The Benefits of Composting

Discover the many reasons that compost is good for you and your garden.
Water the Plants

Water the Plants

Soil amended with compost will be better at retaining moisture, meaning you can water less often.

Soil amended with compost will be better at retaining moisture, meaning you can water less often.

Good for the Environment

Some folks get into composting for environmental reasons. According to the Environmental Protection Agency, compostable materials such as paper, yard trimmings, food waste and wood waste account for more than half of our country’s waste. When fresh green-waste from the kitchen or landscape are sent to decompose in a landfill, they release high amounts of the greenhouse gas methane. Home composting is a great way to recycle waste that would normally be sent to a landfill. The result is a great product that can improve soil around the home and benefit the plants and animals that inhabit the landscape.

Good for the Wallet

Depending on the techniques used, composting can create great alternatives to store-bought compost, humus, mulch, seedling mixtures, potting soil and other soil amendments. Some compost may provide plant nutrients at levels comparable to store-bought fertilizers, although that is not usually the case. Even if your homemade compost is low in nitrogen, phosphorous and potassium, when added to the garden the microbes in compost can help unlock nutrients that are already in the soil, making them more easily available to plants. Depending on your garden needs, a little extra work with a compost pile could result in significant savings.

Great for the Garden

If you’re looking for a way to improve your garden soil, compost is hard to beat. For instance, garden compost improves both the water retention and drainage of soils. How does that work? Water tends to cling to small soil particles – the smaller the particle, the higher the soil’s water retention. Clay soils have much smaller soil particles than sand, which explains why sandy soils tend to be freely draining while clays can become fairly murky. When added to the soil, larger compost particles allow water to drain better than packed, small soil particles. Yet the organic material in compost acts like a sponge to retain just the right amount of water for plants and soil organisms.

Mixing compost with your garden soil adds organic matter. A healthy topsoil should have at most 5% organic matter. However, topsoil may be lost to erosion or during initial home construction. Some state extension agencies are able to tell you how much organic matter is in your topsoil when you mail in a soil test. When mixed in and given time, compost can improve hard-packed clay soils to create a fluffier, more desirable texture. The compost will feed soil organisms and make it easier for plant roots to penetrate the soil, eventually making clays somewhat easier to work in.

Composting is Fun!

There’s nothing quite like seeing a pile of grass clippings, autumn leaves, kitchen scraps and other materials transformed into dark, humusy finished compost. It’s exciting! Whether you choose to be a relaxed composter with a slowly decomposing pile, a speedy composter who has finished compost in a matter of weeks, or the scientific composter who carefully measures temperature, adds certain ingredients in specific amounts and turns at the exact right moment to get a high quality product, you will certainly end up with something that makes you feel proud.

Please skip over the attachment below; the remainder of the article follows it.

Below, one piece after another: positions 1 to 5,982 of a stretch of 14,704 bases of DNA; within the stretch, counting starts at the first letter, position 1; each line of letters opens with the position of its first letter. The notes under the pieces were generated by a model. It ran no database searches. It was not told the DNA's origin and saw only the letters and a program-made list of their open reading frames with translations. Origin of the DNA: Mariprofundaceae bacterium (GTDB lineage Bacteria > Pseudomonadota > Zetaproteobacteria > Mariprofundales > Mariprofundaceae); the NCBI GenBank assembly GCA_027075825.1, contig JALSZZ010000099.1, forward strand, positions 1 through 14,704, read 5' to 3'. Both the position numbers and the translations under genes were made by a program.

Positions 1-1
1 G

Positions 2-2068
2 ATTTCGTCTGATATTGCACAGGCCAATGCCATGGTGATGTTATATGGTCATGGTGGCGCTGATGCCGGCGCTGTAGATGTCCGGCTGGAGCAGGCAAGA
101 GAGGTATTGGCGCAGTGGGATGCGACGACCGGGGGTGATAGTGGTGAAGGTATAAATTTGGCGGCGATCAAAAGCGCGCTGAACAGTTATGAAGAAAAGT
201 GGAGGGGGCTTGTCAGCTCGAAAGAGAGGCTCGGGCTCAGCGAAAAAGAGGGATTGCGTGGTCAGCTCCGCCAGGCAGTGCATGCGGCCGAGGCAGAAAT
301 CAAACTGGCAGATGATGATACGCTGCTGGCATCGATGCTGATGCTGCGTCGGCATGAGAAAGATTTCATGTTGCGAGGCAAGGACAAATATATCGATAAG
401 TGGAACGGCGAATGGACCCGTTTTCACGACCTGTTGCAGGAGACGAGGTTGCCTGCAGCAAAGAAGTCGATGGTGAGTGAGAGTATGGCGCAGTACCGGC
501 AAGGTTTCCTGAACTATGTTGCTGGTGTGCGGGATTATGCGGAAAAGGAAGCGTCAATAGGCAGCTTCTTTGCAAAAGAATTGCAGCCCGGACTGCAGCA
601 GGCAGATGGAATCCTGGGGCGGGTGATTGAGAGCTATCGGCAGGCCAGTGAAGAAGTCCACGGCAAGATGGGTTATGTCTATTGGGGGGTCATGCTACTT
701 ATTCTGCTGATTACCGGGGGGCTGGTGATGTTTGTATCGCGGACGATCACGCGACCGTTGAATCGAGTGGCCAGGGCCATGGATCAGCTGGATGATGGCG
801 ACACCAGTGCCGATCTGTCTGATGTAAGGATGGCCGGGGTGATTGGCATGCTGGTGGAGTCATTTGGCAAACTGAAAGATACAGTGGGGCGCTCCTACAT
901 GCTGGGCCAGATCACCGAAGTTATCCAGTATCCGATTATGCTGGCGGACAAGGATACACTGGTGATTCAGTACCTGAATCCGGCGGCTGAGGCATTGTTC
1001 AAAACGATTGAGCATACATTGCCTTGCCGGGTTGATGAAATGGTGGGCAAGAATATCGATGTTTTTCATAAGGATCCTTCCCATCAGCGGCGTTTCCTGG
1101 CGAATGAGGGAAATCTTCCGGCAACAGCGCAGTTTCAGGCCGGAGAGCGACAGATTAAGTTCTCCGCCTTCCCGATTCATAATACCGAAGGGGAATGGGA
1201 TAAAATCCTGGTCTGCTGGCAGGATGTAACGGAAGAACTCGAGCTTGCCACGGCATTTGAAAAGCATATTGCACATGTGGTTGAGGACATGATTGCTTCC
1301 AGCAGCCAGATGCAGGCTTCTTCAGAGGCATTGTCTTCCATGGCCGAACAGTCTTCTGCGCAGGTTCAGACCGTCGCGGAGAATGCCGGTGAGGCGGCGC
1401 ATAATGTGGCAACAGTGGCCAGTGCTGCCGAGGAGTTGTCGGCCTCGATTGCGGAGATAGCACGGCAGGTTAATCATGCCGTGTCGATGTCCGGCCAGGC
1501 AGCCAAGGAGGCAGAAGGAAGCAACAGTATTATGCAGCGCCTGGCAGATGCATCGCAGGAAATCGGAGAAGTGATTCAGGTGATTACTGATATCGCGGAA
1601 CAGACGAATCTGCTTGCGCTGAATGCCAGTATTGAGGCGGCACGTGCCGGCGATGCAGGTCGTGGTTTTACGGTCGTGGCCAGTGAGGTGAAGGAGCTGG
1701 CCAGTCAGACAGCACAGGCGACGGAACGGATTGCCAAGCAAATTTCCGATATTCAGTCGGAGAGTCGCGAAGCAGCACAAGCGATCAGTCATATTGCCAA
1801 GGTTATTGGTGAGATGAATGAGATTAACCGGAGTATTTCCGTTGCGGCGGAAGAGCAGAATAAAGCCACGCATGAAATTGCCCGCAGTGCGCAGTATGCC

Gardening Tips: Composting 03:14

Learn how to make a simple compost bin that lets nature do the work.
Keep Reading

Next Up

Easier Gardening for Seniors

Learn about the benefits of raised beds and vertical gardening, the proper way to kneel and to bend, and how to position your hand when pruning to avoid wrist stress.

How to Determine Your Gardening Zone

The newly revised USDA Plant Hardiness Zone Map can help pinpoint your gardening zone to within a half-mile of your home.

To-Do List for Fall Gardening

October and November are good months to do some gardening and landscaping. Here are just a few things a gardener could -- or should -- be doing.

Fall Gardening, Planting and Lawn Care Tips

The gardening season isn't over when the weather gets cooler.

How to Compost and the Different Types of Compost Bins

Learn about the different types of compost bins and what household items can be composted.

20 Outdoor and Gardening Products You Need This Spring

Get outside and decorate, grow, camp or maintain your yard with one of these cool products.

Plastic Tumbler Compost Bins

Consider these important factors if you're planning on making a tumbling compost barrel.

Succulent Gardens

Succulent gardens, both indoors and out, are interesting, low maintenance, and easy, and contain a variety of sometimes-bizarre plants in many shapes, sizes, colors, and features. The most crucial things they need are bright light, and well-drained soils that never stay wet.

How to Build a Wood Compost Bin

Before you build a compost bin, check out these tips and tricks for getting it set up and started.


Get Social With Us

We love to DIY. You love to DIY. Let's get together.

Consult Our A-Z Guide

Everything You Need to Know

Browse a full list of topics found on the site, from accessories to mudrooms to wreaths.  

How-To Advice and Videos

Get video instructions about kitchens, bathrooms, remodeling, flooring, painting and more.

Watch DIY Downloads Now

Watch DIY Network LIVE

Don't miss your favorite shows in real time online.